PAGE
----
Aquarell - Professional watercolour pencil
Article No. 125

  • High-quality watercolour pencil in classic hexagonal shape
  • Watercolour leads – can be used dry or blended with water
  • Excellent blending quality of the colours
  • For a wide range of creative effects – also with water and brush
  • Especially smooth, rich colour strokes
  • Break-resistant lead
  • Up to 60 brilliant, lightfast colours
  • Wood from certified, sustainably managed forests


Available in sets


Metal tin containing 60 assorted colours


Article number: 125 M60


Metal tin containing 48 assorted colours


Article number: 125 M48


Metal tin containing 36 assorted colours


Article number: 125 M36


Metal tin containing 24 assorted colours


Article number: 125 M24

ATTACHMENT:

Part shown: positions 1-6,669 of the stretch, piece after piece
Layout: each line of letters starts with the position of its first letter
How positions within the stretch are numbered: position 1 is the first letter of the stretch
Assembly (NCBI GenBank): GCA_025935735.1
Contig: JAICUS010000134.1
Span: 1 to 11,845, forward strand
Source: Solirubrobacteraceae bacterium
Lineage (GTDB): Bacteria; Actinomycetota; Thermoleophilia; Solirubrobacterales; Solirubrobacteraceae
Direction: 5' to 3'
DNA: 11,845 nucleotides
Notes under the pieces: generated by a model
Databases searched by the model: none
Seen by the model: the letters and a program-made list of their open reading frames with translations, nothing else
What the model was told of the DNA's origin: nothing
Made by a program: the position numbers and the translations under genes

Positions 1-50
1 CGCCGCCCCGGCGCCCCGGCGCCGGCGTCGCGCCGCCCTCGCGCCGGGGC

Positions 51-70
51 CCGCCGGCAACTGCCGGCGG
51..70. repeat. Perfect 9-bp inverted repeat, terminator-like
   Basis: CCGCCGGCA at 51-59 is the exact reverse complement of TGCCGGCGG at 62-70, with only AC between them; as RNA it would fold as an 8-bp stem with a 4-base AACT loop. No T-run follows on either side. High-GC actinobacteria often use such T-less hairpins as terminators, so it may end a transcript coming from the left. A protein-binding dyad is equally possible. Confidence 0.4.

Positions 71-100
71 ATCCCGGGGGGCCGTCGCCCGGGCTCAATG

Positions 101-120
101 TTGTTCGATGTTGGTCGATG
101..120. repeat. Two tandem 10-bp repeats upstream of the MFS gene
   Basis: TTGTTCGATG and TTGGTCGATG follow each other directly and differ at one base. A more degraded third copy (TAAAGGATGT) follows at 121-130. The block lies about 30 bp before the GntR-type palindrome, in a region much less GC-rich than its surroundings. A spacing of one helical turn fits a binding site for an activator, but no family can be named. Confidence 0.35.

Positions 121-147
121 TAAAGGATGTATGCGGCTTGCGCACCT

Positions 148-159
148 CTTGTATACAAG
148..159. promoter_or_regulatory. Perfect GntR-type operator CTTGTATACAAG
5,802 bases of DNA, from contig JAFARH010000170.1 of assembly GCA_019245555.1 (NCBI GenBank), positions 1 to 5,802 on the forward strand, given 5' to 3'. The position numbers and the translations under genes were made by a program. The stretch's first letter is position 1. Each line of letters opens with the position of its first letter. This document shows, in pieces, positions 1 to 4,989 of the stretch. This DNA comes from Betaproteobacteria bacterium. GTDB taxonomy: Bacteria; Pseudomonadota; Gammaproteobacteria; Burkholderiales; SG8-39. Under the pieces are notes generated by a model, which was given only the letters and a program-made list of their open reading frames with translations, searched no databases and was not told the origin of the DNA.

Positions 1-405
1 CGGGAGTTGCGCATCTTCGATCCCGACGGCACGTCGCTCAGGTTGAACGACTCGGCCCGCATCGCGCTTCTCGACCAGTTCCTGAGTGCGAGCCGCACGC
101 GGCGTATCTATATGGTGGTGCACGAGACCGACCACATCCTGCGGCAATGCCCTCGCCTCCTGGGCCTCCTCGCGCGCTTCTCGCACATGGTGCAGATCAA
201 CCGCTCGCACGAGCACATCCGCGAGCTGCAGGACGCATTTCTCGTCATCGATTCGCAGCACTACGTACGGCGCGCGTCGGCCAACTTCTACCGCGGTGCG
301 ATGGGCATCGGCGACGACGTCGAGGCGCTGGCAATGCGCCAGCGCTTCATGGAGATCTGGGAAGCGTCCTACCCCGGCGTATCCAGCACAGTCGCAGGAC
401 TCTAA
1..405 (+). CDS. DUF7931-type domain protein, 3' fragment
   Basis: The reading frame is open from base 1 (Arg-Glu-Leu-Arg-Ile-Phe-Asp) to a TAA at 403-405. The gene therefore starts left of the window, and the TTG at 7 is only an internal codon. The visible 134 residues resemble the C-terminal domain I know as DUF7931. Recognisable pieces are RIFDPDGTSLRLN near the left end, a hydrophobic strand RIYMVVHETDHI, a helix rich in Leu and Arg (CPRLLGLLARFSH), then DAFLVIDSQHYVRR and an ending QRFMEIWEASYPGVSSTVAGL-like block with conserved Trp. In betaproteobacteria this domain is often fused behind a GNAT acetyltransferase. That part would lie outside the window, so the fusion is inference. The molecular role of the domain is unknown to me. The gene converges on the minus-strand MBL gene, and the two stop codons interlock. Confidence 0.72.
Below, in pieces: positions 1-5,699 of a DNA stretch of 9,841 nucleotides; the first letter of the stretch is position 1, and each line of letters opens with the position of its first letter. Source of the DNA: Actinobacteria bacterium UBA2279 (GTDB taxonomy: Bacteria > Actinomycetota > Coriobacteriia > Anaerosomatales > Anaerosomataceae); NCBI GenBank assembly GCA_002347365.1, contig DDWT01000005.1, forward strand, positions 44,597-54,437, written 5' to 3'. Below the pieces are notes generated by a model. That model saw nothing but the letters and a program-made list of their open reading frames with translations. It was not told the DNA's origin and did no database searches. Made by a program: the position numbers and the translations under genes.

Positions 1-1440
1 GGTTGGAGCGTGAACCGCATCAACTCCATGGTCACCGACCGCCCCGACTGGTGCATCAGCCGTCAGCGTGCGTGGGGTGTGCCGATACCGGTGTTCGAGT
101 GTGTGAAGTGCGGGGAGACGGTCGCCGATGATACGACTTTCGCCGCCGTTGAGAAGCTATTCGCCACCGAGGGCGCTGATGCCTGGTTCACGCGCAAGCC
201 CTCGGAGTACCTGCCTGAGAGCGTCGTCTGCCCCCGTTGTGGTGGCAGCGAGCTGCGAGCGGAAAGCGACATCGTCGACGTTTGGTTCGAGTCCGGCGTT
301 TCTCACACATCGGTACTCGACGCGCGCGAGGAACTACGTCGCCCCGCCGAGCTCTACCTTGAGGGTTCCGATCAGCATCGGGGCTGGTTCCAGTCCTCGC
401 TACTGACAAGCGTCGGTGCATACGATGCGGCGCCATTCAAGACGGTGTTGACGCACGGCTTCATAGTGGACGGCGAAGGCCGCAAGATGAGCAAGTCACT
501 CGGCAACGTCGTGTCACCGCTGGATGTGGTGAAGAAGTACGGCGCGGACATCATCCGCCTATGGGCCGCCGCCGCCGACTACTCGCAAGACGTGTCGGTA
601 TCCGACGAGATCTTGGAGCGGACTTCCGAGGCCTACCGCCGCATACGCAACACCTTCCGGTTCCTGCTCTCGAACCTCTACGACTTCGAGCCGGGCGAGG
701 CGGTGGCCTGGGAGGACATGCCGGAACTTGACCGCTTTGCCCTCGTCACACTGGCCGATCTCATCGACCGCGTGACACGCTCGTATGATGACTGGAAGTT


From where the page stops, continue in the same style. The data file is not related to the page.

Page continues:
Metal tin containing 12 assorted colours


Article number: 125 M12


Colours codes

125 colors


Basic watercolour techniques

From colour-intensive "dry" artwork to atmospheric watercolour paintings, the high-quality STAEDTLER karat aquarell watercolour pencils offer unlimited creative possibilities.

The following images and explanations will give you a short overview of the most popular dry, wet and special techniques:


Dry techniques


Draw a series thin lines closely together: For special light and shadow effects.



Blend by overlaying individual colours.


Wet techniques


Wash colours with a brush – the more the colour is diluted, the lighter it becomes and the surface shows through.



Use dry lead on moist paper – strokes remain visible but become richer and slightly creamy.


Special techniques

125-hatching-sb_01Scraping or shaving technique:

Use a knife to carefully remove the wood casing and then rub the exposed coloured lead against coarse-grained sandpaper. When scattered over a very wet wash, the particles create attractive effects and structures.


125-hatching-sb_01Smudging and blotting:

Create gentle pastel shades and overlays of colour by smudging or blotting with a dry or moist cloth.


125-hatching-sb_01Sgraffito effect:

Add structures to thick, wet paint by smearing with a cotton bud or cloth.